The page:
- US concerned over El Salvador Bitcoin law
- Why Bitcoin adoption is a blessing to El Salvador
The United States of America is beginning to express concerns over El Salvador Bitcoin adoption as they caution the central American country on its newly adopted currency.
Victoria Nuland, a former US State Department official and the current Under Secretary of State for Political Affairs, met with Nabiy Bukele, El Salvador President, on Thursday.
The US official urged the Salvadorian president to ensure he does all in his power to regulate Bitcoin and ensure illegal potentials of crypto are not materialized in the country.
After the meeting, Nolan told AFP, “I did suggest to the president that whatever El Salvador chooses to do, you ensure that it is well regulated, that it is transparent and that it is responsible, and you protect yourself against malign actors.”
US threatened with El Salvador Bitcoin adoption?
It appears the world power are frightened with El Salvador Bitcoin adoption as the central American country adopted the US dollar as its primary currency before legalizing Bitcoin recently.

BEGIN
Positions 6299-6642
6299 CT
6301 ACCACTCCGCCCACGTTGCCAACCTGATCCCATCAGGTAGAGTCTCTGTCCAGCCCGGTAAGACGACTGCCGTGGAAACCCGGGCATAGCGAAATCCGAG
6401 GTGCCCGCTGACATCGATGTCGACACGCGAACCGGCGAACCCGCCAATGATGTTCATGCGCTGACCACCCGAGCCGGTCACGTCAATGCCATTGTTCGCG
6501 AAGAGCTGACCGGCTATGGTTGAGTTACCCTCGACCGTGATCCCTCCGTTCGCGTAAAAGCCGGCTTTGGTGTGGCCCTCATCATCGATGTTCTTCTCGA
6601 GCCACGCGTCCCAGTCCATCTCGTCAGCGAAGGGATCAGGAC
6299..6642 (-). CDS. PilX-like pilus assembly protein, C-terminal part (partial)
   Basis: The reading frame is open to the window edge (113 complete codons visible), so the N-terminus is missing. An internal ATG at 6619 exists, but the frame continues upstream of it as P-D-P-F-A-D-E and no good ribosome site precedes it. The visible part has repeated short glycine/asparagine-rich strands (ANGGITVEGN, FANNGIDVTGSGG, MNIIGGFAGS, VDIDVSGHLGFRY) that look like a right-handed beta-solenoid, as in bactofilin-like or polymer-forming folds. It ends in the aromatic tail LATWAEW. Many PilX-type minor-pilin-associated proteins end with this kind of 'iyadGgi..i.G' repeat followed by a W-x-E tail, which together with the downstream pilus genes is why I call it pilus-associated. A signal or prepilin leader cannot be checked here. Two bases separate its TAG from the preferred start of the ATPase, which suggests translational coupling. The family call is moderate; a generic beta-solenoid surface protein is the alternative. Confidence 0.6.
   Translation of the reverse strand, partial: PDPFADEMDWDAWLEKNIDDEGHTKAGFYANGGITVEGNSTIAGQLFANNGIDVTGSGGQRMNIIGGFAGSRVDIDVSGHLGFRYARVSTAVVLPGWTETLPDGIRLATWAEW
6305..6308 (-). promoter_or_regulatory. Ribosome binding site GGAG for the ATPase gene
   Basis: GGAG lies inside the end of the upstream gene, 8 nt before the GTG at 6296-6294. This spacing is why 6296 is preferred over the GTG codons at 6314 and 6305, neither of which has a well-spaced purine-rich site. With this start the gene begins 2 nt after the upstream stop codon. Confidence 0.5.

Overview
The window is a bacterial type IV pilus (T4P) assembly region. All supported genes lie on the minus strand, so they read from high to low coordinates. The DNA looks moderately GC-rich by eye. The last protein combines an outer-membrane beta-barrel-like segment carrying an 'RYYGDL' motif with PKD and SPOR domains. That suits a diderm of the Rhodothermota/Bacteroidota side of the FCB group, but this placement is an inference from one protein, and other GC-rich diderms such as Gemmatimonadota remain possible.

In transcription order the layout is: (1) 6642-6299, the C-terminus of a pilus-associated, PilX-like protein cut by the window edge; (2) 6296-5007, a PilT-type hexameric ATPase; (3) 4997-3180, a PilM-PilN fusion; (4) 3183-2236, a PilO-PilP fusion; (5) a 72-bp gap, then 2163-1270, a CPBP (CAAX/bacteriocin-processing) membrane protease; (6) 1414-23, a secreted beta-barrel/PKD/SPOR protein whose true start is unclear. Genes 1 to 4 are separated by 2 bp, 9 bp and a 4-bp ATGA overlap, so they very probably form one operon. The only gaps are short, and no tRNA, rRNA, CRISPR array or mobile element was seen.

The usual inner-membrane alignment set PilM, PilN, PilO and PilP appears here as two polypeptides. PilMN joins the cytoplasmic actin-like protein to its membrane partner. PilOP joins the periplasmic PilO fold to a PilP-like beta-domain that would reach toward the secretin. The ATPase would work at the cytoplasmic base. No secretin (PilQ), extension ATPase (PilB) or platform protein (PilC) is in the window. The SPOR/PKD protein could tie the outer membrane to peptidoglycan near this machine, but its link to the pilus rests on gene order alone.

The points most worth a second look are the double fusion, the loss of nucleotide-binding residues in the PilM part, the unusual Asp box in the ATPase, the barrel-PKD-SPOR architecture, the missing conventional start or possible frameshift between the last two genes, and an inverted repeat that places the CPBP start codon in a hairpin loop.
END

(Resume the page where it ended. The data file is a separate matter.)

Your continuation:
El Salvador Bitcoin adoption is a twist in the global financial arena for the US, whose USD is considered a global currency.
However, the world power is more skeptical about BTC than El Salvador. Authorities in the US have condemned BTC for various reasons in the past, from environmental concerns to high volatility to abating crimes and, ultimately, its potential to weaken the influence of the USD.
However, El Salvador is undeterred from adopting the currency for many reasons. The digital assets as a legal tender in the country provide the small central American country certain advantages.
One of the advantages is the country getting exposed to foreign capital willing to invest and develop industries in the country, financial freedom for it, among others.
Adopting Bitcoin has come with many controversies and reactions from both internal and external players in El Salvador. Some Salvadorians are against it so are certain regulators against the move by the country, including the IMF.
JP Morgan and the BIS are also skeptical and have adopted a wait-and-see approach.